Codes, prophecies, countdowns: from John Titor to today, the network creates stories about the end of the world, which we always like to believe in, at least a bit. The Apocalypse on the Web. The first two stories related to Internet that I remember to have heard in my life, in the late ’90s, before I even had a connection, were quite unusual and interesting, albeit in different ways. The first concerned an erotic movie by Pamela Anderson filmed with boyfriend Tommy Lee; the second a man who had returned in 1998 from the year 2036 to save the world. The distinguished gentleman was John Titor and had appeared online in 1998 with the name “Timetravel_0”. The home video of Pamela, however, was on one of my friends computer. The phenomenon John Titor began with a message, this one:
Greetings. I am a time traveller from the year 2036. I am on my way home after
getting an IBM 5100 computer system from the year 1975.
My “time” machine is a stationary mass, temporal displacement unit manufactured by
General Electric. The unit is powered by two, top-spin, dual positive singularities
That produces a standard, off-set Tipler sinusoid.
I will be happy to post pictures of the unit.
We all recognize two essential details of Titor’s narration: the obscure reference to the IBM 5100 and other electronic components; the fact that he came from the future. I do not mean that the story of Titor impressed me more than the Anderson-Lee one but, even today, in 2015, when we have cyberspace in our pockets, it is among the first things that I connect to my approach to the Internet. Titor took the concept of the Net, at the time of its beginning, and gave it a mysterious and dangerous charm, that of a powerful technology used by travellers in time or able to ruin your life by showing everyone your intimate moments. Timetravel_0 thus begins an online question and answer session, avoiding “uncomfortable” questions (such as “who will win the Super Bowl in 2001?”) but telling much about himself, his world, the problems of the future. A sprawling story in which classic references to the decline of the West dance with nit-picking techniques, helping to make the fictive pill easier to swallow. This is the Ur Conspiracy Theory of the Internet, of course, but also a classic tale with a clear moral: John Titor had to save his world but especially ourselves. In his online confessions he enthralled readers with a scenario in which the United States are divided into six parts, broken up by a second civil war and then destroyed by Soviet atomic bombs. So he needed an IBM. Etc. Today is a special date: not only we are still alive and the prophecies of Titor proven absurd but exactly fifteen years ago, on Nov. 2, 2000, Timetravel_0 published some of his major releases, including the heraldic symbol of his organization of the future. Here it is:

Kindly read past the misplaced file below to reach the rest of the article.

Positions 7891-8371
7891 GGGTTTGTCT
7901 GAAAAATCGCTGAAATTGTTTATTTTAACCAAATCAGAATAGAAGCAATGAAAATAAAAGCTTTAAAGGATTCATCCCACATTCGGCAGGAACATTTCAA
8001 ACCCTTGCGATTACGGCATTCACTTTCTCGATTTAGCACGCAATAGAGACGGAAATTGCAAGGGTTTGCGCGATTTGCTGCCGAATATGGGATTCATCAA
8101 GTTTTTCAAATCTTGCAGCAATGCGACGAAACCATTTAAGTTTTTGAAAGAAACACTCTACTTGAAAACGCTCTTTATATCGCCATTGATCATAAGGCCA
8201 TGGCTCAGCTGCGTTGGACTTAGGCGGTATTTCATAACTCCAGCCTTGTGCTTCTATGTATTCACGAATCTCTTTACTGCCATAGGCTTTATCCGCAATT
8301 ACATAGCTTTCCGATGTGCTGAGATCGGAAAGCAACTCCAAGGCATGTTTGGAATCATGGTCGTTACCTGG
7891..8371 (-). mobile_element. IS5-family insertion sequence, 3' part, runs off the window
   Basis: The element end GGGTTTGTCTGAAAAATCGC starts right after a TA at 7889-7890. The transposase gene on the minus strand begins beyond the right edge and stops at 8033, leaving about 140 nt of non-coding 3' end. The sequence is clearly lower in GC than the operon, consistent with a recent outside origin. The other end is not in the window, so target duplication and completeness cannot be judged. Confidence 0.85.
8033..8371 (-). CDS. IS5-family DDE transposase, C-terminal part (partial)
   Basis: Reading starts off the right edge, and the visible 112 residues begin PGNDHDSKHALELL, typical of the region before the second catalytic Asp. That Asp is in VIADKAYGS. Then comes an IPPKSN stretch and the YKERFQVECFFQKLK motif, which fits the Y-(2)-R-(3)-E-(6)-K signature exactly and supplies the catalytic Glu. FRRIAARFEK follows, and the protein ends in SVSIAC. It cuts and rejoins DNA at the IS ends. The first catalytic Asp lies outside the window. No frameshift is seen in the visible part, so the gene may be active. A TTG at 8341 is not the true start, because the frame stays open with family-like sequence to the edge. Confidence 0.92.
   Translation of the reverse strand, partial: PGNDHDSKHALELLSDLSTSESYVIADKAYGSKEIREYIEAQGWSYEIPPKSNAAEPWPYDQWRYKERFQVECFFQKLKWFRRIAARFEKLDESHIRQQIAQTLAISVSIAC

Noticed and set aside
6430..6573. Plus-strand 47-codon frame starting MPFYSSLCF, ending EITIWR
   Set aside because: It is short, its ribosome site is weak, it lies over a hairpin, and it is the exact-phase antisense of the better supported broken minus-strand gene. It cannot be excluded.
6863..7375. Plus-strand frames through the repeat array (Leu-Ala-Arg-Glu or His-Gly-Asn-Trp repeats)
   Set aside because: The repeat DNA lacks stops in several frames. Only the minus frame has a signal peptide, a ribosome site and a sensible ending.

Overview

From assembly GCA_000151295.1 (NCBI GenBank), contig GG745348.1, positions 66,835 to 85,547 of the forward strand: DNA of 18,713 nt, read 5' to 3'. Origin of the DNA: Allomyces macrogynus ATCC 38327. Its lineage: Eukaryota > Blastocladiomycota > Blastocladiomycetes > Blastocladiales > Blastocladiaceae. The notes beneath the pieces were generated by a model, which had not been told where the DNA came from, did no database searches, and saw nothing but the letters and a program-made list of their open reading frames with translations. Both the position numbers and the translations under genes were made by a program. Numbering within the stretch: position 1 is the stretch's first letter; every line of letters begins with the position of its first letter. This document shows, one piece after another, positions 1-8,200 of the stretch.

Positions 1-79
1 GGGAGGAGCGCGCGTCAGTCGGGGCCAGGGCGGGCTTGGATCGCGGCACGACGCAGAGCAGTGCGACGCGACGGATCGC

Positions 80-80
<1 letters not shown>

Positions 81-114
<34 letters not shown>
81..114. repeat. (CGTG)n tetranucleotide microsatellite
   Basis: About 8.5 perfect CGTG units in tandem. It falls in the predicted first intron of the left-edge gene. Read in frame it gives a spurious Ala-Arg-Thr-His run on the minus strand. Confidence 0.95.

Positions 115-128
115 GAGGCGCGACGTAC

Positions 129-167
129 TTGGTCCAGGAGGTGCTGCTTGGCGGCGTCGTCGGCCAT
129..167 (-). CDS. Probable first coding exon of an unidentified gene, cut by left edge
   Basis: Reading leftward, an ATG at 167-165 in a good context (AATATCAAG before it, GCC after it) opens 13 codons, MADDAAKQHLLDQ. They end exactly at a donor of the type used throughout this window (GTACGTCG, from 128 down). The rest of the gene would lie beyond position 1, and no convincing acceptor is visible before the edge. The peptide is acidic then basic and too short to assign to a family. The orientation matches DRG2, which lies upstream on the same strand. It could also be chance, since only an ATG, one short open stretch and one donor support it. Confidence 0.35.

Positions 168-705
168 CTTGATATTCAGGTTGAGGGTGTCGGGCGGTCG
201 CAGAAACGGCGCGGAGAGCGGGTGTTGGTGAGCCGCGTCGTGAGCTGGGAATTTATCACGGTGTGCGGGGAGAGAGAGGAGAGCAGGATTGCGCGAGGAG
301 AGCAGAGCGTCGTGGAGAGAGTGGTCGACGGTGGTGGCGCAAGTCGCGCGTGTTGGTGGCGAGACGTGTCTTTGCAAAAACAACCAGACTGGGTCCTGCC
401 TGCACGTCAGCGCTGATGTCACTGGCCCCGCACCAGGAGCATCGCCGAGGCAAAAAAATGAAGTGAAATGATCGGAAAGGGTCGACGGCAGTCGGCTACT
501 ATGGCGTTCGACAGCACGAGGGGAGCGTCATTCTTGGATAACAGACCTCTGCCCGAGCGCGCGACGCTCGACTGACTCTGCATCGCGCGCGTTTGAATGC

Titor is a particular theme, the kind of topic on which there is nothing to say, and, simultaneously, a lot of documents to read: there is this debunking of his “mystery“; there are the titorists, who until 2008 were hunting for evidence of our suffrage; or, again, this list of 88 people suspected of being Titor. Personally, I fedigrafo any time traveller unable to predict the new Star Wars – so why are we here? We are here to talk about the end of the world.
There is this eternal return of the same on the Internet, a steady recovery of apocalyptic themes, a constant sounding of dark prophecies that seem to be trumpeted on the web. Rather, they seem to sprout in the network. Timetravel_0, the man who returns to the past and then acts as a customer in forums, blurting out his secrets, is a tragic figure: an incompetent who does not respect – or understand – the only rule that the time travellers would follow, if they existed. The rule is very simple: DO NOT GO ON THE INTERNET TO TELL. Yet the network, at that innocent and pioneering time, chose to believe his story, and to share it and tell it, adding to several other pieces of legend (like the IBM component in question, which for some had really secret features that no one could know #enlighten). By doing that, the story has become “legend” and then “mystery”, which is one step below the “maybe it really happened.” And in fact, we are still here, trying to free ourselves from its dark shadow, a shadow that we have created, to follow a different and more credible path, one that links the apocalyptic to the web.